Now, therefore I, Abraham Lincoln, President of the United States, by virtue of the power in me vested as Commander-in-Chief, of the Army and Navy of the United States in time of actual armed rebellion against the authority and government of the United States, and as a fit and necessary war measure for suppressing said rebellion, do, on this first day of January, in the year of our Lord one thousand eight hundred and sixty-three, and in accordance with my purpose so to do publicly proclaimed for the full period of one hundred days, from the day first above mentioned, order and designate as the States and parts of States wherein the people thereof respectively, are this day in rebellion against the United States, the following, to wit:
Arkansas, Texas, Louisiana, (except the Parishes of St. Bernard, Plaquemines, Jefferson, St. John, St. Charles, St. James Ascension, Assumption, Terrebonne, Lafourche, St. Mary, St. Martin, and Orleans, including the City of New Orleans) Mississippi, Alabama, Florida, Georgia, South Carolina, North Carolina, and Virginia, (except the forty-eight counties designated as West Virginia, and also the counties of Berkley, Accomac, Northampton, Elizabeth City, York, Princess Ann, and Norfolk, including the cities of Norfolk and Portsmouth[)], and which excepted parts, are for the present, left precisely as if this proclamation were not issued.
And by virtue of the power, and for the purpose aforesaid, I do order and declare that all persons held as slaves within said designated States, and parts of States, are, and henceforward shall be free; and that the Executive government of the United States, including the military and naval authorities thereof, will recognize and maintain the freedom of said persons.
All this is a matter of the historical record. The facts are not in dispute, and I don't know why they should make you uncomfortable in the least. Perhaps you think that anti-Lincoln types are somehow pro-Confederate. This certainly isn't the case with the libertarian historian Jeffrey Hummel, an old friend of mine who wrote a superb book on this subject (Emancipating Slaves, Enslaving Free Men: A History of the American Civil War),
nor is it true in my case.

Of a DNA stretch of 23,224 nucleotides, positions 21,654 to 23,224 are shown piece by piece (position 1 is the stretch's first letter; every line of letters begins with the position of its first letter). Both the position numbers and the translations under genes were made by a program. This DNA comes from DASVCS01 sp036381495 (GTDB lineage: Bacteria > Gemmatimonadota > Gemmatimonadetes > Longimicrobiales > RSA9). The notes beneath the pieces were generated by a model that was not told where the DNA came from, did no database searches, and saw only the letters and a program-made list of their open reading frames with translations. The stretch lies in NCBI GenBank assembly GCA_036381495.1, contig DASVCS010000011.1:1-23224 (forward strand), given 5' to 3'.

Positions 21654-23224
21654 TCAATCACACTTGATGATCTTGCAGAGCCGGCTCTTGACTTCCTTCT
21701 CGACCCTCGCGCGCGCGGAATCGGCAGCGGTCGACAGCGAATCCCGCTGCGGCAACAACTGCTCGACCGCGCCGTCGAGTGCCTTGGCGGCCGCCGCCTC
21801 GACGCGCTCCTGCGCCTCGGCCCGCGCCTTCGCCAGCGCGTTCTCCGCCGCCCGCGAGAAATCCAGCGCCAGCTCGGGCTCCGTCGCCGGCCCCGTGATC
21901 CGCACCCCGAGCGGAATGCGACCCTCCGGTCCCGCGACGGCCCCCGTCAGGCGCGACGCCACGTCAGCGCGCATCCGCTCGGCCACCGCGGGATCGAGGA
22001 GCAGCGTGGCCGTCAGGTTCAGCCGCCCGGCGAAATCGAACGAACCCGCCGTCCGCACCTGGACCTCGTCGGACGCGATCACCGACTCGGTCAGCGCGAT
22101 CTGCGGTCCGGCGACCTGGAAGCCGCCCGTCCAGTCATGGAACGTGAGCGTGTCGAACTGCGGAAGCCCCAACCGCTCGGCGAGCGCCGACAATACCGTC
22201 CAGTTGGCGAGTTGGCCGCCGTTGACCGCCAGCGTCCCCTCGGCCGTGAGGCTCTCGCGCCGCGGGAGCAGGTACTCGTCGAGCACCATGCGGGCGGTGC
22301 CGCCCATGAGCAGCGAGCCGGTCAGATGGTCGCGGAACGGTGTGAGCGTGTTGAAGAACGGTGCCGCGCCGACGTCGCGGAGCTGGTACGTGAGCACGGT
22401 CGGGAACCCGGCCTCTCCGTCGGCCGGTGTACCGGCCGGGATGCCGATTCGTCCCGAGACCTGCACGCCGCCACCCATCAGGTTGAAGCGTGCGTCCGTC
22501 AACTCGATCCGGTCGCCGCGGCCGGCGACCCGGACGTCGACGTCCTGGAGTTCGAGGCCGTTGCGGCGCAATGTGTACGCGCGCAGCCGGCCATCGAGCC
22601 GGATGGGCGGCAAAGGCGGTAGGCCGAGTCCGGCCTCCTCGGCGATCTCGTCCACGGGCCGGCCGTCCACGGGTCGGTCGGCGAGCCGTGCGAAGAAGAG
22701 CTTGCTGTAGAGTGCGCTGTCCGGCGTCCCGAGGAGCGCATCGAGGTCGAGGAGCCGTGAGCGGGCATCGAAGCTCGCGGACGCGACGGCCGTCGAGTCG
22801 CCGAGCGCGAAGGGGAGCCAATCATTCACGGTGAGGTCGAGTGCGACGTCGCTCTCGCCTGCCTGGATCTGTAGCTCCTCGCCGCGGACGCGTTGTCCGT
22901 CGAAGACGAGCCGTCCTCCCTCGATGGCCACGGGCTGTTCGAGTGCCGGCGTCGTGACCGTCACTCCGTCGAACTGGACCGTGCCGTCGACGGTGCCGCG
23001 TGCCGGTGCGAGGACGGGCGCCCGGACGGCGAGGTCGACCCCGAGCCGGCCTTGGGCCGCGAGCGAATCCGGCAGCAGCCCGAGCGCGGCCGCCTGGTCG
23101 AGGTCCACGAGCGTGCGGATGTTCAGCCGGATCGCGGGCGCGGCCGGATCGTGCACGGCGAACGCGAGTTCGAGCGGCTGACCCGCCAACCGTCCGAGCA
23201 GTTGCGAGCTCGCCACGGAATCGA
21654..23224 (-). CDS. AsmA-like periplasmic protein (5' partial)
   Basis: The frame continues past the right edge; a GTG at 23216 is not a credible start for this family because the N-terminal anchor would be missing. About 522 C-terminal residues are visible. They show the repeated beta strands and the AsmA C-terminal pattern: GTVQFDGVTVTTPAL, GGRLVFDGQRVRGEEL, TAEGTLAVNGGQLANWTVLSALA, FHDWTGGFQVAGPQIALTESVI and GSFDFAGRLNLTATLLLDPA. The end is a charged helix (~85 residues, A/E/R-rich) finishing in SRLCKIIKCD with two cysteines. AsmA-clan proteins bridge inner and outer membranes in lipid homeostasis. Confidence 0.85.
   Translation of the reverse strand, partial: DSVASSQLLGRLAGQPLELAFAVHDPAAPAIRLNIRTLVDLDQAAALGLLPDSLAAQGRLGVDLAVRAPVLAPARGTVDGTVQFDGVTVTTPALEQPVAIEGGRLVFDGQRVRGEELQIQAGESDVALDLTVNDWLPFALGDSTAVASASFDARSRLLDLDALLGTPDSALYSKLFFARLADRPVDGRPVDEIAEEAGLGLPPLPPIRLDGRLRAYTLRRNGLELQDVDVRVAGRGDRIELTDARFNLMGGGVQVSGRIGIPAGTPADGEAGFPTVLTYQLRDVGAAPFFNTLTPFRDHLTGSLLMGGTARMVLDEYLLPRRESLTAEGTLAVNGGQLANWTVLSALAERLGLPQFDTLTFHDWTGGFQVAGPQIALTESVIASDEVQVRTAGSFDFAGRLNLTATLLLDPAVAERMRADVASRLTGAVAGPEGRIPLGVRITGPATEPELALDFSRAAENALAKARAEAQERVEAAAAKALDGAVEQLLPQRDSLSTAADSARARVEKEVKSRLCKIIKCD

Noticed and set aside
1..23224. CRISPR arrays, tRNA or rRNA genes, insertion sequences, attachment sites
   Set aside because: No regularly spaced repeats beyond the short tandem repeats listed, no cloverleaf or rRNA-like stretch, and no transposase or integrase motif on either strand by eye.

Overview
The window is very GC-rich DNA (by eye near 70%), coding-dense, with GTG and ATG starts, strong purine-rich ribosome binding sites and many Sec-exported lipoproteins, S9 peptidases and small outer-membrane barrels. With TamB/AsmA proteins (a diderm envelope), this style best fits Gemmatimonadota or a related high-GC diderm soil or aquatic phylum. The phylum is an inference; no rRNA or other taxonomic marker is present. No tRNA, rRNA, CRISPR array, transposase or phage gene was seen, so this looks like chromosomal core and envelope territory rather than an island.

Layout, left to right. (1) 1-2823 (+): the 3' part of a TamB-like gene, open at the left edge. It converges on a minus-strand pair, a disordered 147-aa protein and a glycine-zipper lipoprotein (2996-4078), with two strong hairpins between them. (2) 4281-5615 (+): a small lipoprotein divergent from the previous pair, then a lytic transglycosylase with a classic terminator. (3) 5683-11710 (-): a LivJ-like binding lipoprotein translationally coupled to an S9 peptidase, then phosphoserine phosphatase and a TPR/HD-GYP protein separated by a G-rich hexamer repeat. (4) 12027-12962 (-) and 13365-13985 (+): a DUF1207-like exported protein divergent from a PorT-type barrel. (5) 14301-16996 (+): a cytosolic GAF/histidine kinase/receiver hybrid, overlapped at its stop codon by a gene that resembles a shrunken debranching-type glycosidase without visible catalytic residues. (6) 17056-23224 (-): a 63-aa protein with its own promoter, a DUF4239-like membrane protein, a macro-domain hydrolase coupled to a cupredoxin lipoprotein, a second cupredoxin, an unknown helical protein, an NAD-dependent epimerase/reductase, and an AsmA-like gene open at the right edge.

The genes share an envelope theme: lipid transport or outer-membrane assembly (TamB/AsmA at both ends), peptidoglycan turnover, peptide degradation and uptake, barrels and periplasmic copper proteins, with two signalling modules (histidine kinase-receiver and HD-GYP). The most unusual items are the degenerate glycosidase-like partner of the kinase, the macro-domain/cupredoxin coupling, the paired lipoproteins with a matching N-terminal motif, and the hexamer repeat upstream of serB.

Was secession justified -- or, to be more precise, was it constitutional? The libertarian and abolitionist Lysander Spooner believed that the southern states had the right to secede from the Union, just as the American colonies had the right to secede from the British Empire, and that the North was motivated primarily by economic reasons.
For years the abolitionist William Lloyd Garrison had called for free states to secede from slaves states -- the motto" No Union with Slaveholders" appeared on the masthead of The Liberator
, the leading abolitionist periodical -- so he clearly believed in the right of secession. But Garrison later opposed southern secession on the grounds that only a just cause can justify this measure, and the defense of slavery was obviously not a just cause.
My opinion is that there were reasonable constitutional arguments on both sides, but that the South probably had the stronger case overall. As for the Civil War itself, I believe that secession was a bad move, but that Lincoln's use of force to prevent secession was inexcusable. In short, I have very little sympathy for either side, but I despise Lincoln for bringing about the mass butchery of a savage conflict that could have been avoided.
Leaders on both sides believed that their side would win a quick victory, so the war would not last very long. More of the usual stupidity about war.
H.L. Mencken once speculated on the reason why people never seem to learn any of the obvious lessons about war. Not long after one war has exhausted a people, they can easily be whipped into a frenzy and support yet another war enthusiastically. Mencken suggested that many people are bored with their humdrum lives, and that war makes them feel that they are participating in a great and noble cause. War gives "meaning" to their otherwise pointless lives.
I fear Mencken's cynical explanation may have hit the nail on the head. In the immortal words of the comedian Ron White: You can't fix stupid. Stupid is forever.